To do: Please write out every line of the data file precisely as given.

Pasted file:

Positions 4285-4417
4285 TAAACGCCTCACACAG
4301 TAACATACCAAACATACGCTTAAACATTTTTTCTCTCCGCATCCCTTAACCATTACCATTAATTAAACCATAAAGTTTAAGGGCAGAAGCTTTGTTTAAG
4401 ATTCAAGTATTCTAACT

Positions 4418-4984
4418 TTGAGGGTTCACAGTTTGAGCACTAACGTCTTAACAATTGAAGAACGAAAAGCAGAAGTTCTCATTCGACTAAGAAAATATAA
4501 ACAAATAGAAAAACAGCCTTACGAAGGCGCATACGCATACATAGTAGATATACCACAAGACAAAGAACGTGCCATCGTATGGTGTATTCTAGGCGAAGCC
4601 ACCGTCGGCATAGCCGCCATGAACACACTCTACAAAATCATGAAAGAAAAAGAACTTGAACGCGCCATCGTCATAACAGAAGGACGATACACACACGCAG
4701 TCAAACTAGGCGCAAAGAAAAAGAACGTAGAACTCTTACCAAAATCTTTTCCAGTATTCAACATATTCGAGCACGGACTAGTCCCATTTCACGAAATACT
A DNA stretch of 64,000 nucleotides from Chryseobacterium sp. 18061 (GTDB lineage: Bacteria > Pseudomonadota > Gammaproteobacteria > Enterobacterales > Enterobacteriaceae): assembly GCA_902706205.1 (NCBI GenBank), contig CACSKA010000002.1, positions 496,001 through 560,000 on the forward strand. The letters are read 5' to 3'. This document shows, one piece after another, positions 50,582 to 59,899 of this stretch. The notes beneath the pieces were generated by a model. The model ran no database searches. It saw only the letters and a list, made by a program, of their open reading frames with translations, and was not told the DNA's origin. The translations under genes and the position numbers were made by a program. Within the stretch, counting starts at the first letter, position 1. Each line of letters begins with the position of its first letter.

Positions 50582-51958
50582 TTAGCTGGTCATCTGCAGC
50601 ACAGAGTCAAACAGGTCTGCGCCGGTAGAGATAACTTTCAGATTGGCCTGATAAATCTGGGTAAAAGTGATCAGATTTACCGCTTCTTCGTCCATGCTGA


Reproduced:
Positions 4285-4417
4285 TAAACGCCTCACACAG
4301 TAACATACCAAACATACGCTTAAACATTTTTTCTCTCCGCATCCCTTAACCATTACCATTAATTAAACCATAAAGTTTAAGGGCAGAAGCTTTGTTTAAG
4401 ATTCAAGTATTCTAACT

Positions 4418-4984
4418 TTGAGGGTTCACAGTTTGAGCACTAACGTCTTAACAATTGAAGAACGAAAAGCAGAAGTTCTCATTCGACTAAGAAAATATAA
4501 ACAAATAGAAAAACAGCCTTACGAAGGCGCATACGCATACATAGTAGATATACCACAAGACAAAGAACGTGCCATCGTATGGTGTATTCTAGGCGAAGCC
4601 ACCGTCGGCATAGCCGCCATGAACACACTCTACAAAATCATGAAAGAAAAAGAACTTGAACGCGCCATCGTCATAACAGAAGGACGATACACACACGCAG
4701 TCAAACTAGGCGCAAAGAAAAAGAACGTAGAACTCTTACCAAAATCTTTTCCAGTATTCAACATATTCGAGCACGGACTAGTCCCATTTCACGAAATACT
A DNA stretch of 64,000 nucleotides from Chryseobacterium sp. 18061 (GTDB lineage: Bacteria > Pseudomonadota > Gammaproteobacteria > Enterobacterales > Enterobacteriaceae): assembly GCA_902706205.1 (NCBI GenBank), contig CACSKA010000002.1, positions 496,001 through 560,000 on the forward strand. The letters are read 5' to 3'. This document shows, one piece after another, positions 50,582 to 59,899 of this stretch. The notes beneath the pieces were generated by a model. The model ran no database searches. It saw only the letters and a list, made by a program, of their open reading frames with translations, and was not told the DNA's origin. The translations under genes and the position numbers were made by a program. Within the stretch, counting starts at the first letter, position 1. Each line of letters begins with the position of its first letter.

Positions 50582-51958
50582 TTAGCTGGTCATCTGCAGC
50601 ACAGAGTCAAACAGGTCTGCGCCGGTAGAGATAACTTTCAGATTGGCCTGATAAATCTGGGTAAAAGTGATCAGATTTACCGCTTCTTCGTCCATGCTGA